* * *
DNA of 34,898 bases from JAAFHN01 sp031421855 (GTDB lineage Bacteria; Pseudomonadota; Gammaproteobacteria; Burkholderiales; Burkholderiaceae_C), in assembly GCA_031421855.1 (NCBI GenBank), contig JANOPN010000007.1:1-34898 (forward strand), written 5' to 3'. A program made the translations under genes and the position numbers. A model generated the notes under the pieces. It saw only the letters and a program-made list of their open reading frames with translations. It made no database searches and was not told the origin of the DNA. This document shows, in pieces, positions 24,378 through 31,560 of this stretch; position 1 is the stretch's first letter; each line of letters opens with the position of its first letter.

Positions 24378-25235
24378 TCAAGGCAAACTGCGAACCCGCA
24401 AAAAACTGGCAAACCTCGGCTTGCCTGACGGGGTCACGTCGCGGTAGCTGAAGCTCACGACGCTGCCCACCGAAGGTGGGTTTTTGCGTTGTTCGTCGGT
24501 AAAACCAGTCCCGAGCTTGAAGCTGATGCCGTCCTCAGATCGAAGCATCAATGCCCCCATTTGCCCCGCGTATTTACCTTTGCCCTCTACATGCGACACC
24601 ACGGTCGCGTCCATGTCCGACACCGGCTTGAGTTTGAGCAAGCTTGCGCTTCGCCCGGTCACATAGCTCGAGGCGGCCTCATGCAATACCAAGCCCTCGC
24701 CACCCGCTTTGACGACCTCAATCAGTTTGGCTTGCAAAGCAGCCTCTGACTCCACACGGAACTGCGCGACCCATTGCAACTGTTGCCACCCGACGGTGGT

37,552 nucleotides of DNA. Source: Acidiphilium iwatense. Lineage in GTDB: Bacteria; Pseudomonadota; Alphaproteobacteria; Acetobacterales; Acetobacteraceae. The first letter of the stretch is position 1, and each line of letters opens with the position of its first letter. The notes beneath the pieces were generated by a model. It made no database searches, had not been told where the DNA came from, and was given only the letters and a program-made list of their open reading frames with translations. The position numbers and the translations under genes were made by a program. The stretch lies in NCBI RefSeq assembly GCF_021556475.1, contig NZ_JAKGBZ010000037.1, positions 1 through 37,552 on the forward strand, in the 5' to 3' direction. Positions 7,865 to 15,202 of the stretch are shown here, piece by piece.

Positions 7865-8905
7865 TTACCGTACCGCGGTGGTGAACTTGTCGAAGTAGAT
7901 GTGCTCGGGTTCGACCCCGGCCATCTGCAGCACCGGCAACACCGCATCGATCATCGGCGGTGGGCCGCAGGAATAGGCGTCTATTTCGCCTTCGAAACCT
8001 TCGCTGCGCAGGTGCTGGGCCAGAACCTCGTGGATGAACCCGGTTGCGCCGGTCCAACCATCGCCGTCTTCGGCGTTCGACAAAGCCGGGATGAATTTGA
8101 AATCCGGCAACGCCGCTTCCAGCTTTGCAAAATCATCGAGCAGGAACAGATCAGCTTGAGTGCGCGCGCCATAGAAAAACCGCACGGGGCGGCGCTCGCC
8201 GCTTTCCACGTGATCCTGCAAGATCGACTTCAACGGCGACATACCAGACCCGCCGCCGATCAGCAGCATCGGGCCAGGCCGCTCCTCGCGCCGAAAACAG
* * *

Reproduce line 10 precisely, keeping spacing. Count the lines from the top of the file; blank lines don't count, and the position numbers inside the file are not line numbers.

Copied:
7865 TTACCGTACCGCGGTGGTGAACTTGTCGAAGTAGAT